can be measured from the point of the hip to the point of the
buttocks. The length of quarters should be 30% to 35% of the
length of the body of the horse. If the rump is too short the
horse will be lacking in muscling and balance. It is the length
of the quarter and not the slope that is the most important to have
a good performance or halter horse. If you stand behind the
horse and look at the two hip bones they should be level and equally
The Tail Set
The tail set should be judged according to the breed influenced.
Since the end of the tail bone is the only vertebre not enclosed in
muscle it gives you a good clue as to the rest of the width of the
spine. If the tail is thin boned then the rest the of the spinal
column will also be thin. If the tail bone is thick so then the
vertebre of the rest of the spine will be thick in diameter. The
attachment of the tail should be for most breeds carried high. The
carriage will depend upon the slope of the quarters. Breeds such
as stock will be carried low and hang between or against the
buttocks as the tail is set much lower on the quarters.
Excellent example back and topline conformation
A to F length
B to D length of back
D to E depth of hip
B to C depth of shoulder
all are nearly the same length.
Topline is shorter than Underline
Sculpted and painted by Carol Williams
Watch Out for Back Problems:|
Poor back conformation is associated with breakdowns, lack
of agility, soreness and lameness. Poor health
issues of the legs and feet often begins with inferior back
High Narrow Withers:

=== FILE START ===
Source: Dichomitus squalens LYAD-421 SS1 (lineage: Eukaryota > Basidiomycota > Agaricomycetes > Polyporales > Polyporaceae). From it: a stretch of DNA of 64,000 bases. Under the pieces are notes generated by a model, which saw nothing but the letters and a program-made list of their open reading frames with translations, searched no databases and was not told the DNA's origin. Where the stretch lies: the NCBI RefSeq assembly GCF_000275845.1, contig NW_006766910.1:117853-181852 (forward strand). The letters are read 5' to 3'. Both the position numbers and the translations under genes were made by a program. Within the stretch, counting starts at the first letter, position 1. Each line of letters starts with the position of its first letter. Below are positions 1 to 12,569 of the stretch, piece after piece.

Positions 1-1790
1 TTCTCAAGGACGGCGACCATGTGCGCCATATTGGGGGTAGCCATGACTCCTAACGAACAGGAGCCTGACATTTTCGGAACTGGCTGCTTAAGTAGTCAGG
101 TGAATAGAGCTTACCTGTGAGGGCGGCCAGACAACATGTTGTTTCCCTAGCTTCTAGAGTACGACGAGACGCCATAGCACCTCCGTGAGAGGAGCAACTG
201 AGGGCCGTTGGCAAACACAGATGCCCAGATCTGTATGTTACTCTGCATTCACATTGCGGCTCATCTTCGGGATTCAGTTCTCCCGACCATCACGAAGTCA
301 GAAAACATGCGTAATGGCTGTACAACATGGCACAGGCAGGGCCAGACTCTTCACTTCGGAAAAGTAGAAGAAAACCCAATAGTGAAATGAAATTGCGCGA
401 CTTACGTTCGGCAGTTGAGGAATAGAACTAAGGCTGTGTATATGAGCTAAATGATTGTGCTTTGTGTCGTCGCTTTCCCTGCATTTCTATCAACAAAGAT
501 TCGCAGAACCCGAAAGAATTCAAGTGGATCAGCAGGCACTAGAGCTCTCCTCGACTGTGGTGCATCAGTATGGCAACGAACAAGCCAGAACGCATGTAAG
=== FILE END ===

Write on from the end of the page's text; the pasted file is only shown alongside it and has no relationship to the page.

When a horse as too high a set of withers there is not
enough room for the lungs and therefore they lack stamina.
The back is easier to bruised by saddle wear and rubbing
the withers. The saddle will also be slipping back
and shift the rider's weight incorrectly. If the withers
are higher than the croup the horse will have a lot of strain
directed to stifle the joints and when the withers are lower
than the croup strain will be placed on the front legs and
the lumbar area of the back.
When the withers are low the muscles are lacking and the
head and neck is unable to raise to round the horse's back
during performance. Low withers and straight shoulders
normally accompany each other. The horse with this type of
build suffers more concusion of the front legs. There is less
motion of the front legs and shoulders. The saddle fit
is poor and the saddle may slip easily.
A goose rump horse is one with a very high croup and
extreme sloping shoulder with a low tail set. This is usually
accompanied by improper leg angles and poor hind leg
conformation. The croup will be much higher than the
buttocks and the line of the coupling (where the hips meets
the croup) will slope off radically from there. The point
of the buttocks should be almost as low as the flank. This
rear build will not allow the hind legs to swing and the leverage
is lost. It also keeps the stifle from moving the leg with correct
angulation. In some cases the goose rump horse will also have
a steep angled pelvis with insufficent inside hing gaskin or
"inner thighs". This is referred to as "cat hammed"
High Tail Head:
The opposite of a goose rump horse is one that has a high tail